Loathing and Dread -- A few quick notes before the dreaded Monday comes down ... I keep remembering that the Thousand Year Reich only lasted 12 years. Tyrannical fanatics tend to bite their own tails eventually. These people have overcome nearly every limitation, scorned every law of the human world, but there are larger laws that cannot be defied. There's a basic yin and yang principle, as stated simply in the Chinese Book of Changes that continued increase inevitably leads to decrease. This tendency to push always harder, arrogantly refusing to accept any authority over your own blind greed is inherently self destructive. It will keep pushing until it finally reaches a force it cannot overcome. The more they get away with, the more arrogant they become. They respect nothing and no one. Now this incident of killing the Italian secret service hero and shooting the journalist is sowing some deep problems for the administration. Of course the initial extreme American response is implicitly: Screw them! What can they do to us? That little third-rate country barely has an army! But even the Bush administration must realize that it can't continue to thwart the entire world at every juncture. So what is it with the U.S. forces in Iraq targeting journalists? The story up to this point is already pretty horrifying, and now this. But after the torture memos and the elevation of the author of the legal justification of torture to supreme law officer of America, what could be surprising? That the same forces like to kill journalists just to put out a message? Not to me. (For more on the story of the many incidents of murder of journalists in Iraq by American forces, see Truthout.) Pushed to the Limits -- There are signs everywhere that the New Reich is bursting at the seams. Now we see Bush's CIA director admitting in public that he's overwhelmed by his job. According to Newsweek, Goss said, "The jobs that I'm being asked to do, the five hats that I wear, are too much for this mortal... I'm a little amazed at the workload." And he's apparently thrown by having death squad commander John Negroponte installed in a position of authority over him, a relationship he doesn't yet understand. Poor Porter! I think we'll see more and more Bush people just cracking as the system starts to break down. It seems inevitable. In the Total Weirdness corner, what is this? "Republican media adviser found dead". The 42-year-old co-chairman of the Bush/Cheney Entertainment Task Force (Ugh! Doesn't that sound fun?) was found dead in Carrie Fisher's apartment. No known cause of death. Healthy guy. Just dropped dead. Random Death -- A new book looks at the death of Paul Wellstone, another purely random violent death like the kind that so often cut off the lives of people who are troublesome to the military industrial complex. See American Assassination.
[Note: MoveOn.org put out a message against the occupation of Iraq since this comment was written...]
March 13, 2005Things Change -- According to Norman Solomon, MoveOn.org has dropped the war in Iraq as an issue for which it will mobilize its great popular strength. According to Solomon, although the organization built itself with an antiwar message, it's now dropped its antiwar efforts. "With a network of more than 3 million 'online activists,' the MoveOn leadership has decided against opposing the American occupation of Iraq. During the recent bloody months, none of MoveOn's action alerts have addressed what Americans can do to help get the U.S. military out of that country."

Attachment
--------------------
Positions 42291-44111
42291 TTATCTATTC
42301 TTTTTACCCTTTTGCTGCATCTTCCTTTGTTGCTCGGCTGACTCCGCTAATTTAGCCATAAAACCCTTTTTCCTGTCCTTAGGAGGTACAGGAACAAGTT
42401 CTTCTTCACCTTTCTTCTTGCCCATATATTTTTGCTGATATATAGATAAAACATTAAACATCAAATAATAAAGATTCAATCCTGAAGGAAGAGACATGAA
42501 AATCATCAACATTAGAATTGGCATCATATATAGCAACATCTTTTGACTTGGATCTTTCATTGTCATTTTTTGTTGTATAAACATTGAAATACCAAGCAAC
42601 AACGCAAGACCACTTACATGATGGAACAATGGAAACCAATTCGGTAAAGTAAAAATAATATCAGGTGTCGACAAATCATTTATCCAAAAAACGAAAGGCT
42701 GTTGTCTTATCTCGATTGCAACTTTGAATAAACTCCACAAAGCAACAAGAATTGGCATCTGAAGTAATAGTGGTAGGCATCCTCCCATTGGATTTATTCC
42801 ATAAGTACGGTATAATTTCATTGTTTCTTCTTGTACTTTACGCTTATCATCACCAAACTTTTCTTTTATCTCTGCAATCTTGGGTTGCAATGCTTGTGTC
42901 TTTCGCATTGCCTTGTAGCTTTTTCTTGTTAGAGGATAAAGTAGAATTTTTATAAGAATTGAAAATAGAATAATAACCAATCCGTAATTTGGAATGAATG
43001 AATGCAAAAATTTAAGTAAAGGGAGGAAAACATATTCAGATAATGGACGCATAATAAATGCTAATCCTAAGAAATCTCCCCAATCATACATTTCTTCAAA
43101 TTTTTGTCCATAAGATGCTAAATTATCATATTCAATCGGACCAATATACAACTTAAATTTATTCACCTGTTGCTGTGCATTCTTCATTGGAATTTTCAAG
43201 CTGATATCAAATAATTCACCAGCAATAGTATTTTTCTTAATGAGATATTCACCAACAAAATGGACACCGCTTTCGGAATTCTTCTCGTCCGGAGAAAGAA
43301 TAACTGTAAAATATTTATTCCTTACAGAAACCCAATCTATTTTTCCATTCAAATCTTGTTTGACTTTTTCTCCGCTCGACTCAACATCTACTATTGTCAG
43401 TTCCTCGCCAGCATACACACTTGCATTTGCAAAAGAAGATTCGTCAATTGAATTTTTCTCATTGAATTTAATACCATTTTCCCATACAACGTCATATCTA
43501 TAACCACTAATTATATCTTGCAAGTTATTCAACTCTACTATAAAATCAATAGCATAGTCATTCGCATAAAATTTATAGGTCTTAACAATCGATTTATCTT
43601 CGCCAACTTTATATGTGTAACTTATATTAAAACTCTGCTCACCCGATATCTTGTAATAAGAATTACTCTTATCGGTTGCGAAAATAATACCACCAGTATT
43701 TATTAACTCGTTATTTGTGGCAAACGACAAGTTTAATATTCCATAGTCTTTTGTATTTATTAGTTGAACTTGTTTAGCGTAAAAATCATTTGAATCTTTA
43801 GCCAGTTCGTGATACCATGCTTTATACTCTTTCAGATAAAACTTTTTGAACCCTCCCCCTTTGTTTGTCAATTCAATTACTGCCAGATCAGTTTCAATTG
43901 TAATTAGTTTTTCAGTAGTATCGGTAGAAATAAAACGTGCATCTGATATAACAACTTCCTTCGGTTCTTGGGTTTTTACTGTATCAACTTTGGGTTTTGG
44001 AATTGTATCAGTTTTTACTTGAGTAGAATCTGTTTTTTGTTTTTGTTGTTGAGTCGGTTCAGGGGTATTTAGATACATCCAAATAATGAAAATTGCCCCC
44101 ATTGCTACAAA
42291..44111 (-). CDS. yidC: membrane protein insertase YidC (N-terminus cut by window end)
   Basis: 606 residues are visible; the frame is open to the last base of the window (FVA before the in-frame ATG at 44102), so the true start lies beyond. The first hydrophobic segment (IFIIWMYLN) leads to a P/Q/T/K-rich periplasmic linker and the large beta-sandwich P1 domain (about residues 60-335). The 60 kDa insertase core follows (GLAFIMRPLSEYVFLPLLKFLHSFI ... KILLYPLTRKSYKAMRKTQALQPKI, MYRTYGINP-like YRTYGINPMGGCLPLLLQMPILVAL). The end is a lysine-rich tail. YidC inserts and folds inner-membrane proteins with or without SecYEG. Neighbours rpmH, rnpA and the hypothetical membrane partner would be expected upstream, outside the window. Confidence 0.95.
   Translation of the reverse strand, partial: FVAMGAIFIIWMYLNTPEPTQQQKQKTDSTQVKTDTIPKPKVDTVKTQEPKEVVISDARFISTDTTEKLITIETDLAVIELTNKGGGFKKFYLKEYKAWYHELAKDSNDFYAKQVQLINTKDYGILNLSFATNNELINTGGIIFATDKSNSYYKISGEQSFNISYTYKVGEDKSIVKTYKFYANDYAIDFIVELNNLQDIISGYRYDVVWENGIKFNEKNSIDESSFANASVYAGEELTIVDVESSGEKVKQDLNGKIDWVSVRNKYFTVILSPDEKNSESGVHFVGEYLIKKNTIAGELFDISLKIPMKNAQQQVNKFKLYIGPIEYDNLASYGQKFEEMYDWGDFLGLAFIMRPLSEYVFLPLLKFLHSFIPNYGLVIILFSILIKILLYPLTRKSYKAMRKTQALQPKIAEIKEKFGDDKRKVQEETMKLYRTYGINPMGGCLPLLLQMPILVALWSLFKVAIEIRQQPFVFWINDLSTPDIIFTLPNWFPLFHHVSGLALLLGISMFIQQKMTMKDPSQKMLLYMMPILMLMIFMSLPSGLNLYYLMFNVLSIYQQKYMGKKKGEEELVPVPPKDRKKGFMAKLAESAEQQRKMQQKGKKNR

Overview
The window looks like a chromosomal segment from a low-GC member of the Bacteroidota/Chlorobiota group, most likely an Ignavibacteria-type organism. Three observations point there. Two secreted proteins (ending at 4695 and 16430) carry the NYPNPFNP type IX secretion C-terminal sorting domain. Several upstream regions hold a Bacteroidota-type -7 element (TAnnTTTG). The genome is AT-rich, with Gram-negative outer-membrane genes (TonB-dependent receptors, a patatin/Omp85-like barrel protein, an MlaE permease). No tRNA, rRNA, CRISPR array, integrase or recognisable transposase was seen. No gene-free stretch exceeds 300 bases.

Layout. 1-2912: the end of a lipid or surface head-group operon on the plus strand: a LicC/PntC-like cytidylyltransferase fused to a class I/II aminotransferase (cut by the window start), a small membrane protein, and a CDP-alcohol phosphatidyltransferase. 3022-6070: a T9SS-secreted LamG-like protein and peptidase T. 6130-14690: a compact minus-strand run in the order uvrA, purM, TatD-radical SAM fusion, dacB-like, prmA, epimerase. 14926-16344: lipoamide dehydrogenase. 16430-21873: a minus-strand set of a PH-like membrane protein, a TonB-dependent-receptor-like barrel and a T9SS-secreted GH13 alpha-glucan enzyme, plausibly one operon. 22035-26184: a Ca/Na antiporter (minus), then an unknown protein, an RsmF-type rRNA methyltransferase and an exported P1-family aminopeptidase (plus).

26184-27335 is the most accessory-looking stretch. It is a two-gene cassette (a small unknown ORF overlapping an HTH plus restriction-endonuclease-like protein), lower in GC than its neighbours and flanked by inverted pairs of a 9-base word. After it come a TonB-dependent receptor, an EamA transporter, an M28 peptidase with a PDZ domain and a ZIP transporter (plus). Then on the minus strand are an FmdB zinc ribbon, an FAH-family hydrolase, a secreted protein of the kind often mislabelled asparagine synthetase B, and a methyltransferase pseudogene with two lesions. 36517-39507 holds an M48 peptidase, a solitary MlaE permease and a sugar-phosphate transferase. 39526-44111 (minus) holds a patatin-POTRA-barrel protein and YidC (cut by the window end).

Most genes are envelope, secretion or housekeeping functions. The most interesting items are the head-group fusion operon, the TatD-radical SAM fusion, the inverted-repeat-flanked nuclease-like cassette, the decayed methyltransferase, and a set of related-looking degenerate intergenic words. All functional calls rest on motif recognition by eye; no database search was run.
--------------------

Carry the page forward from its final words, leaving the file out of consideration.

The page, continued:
You can read more about the rationale of the leaders of the organization, but they aren't arguing with Solomon's assertion. They're only explaining why.
Guerrilla News Network editor Anthony Lappé, said, "I was recently invited to spend three days at a swanky Maryland resort to discuss the future of the progressive movement with an impressive group of lefty movers and shakers. Over the course of the conference, the only time I heard the word 'Iraq' was when I noted, that in case they hadn't noticed, we are at war and that maybe we should discuss what we were going to do about it. I was met with blank stares. Apart from a few recent grassroots efforts, the mainstream left has largely ignored the growing insurgency in Iraq. As GNN contributor Norman Solomon writes, nowhere is the left's abandonment of the antiwar movement more clear than in MoveOn's agenda. One MoveOner explained to me that weekend in Maryland, social security is their number one issue for 2005 because 'it's an issue we can win.' Iraq, he explained, is not a winner."
This is a very sad development. The war in Iraq is the mother of all issues. What could bind one to a political movement if it made no issue of the war in Iraq? What other issue could create the passion and commitment to a group that was cool toward the invasion and occupation of Iraq. Sure, everything else the Bush administration is doing, like trying to destroy Social Security, giving ever greater control to the big money interests every day in its march toward a corporate totalitarian state needs to be opposed at every step. Every thing it does is lethal, destructive. But the war against Iraq is the mother of them all, it is the one central most criminal act of the lawless administration, and the evil from which all the others flow, and to which they return. For MoveOn to take such a position is baffling, and disheartening.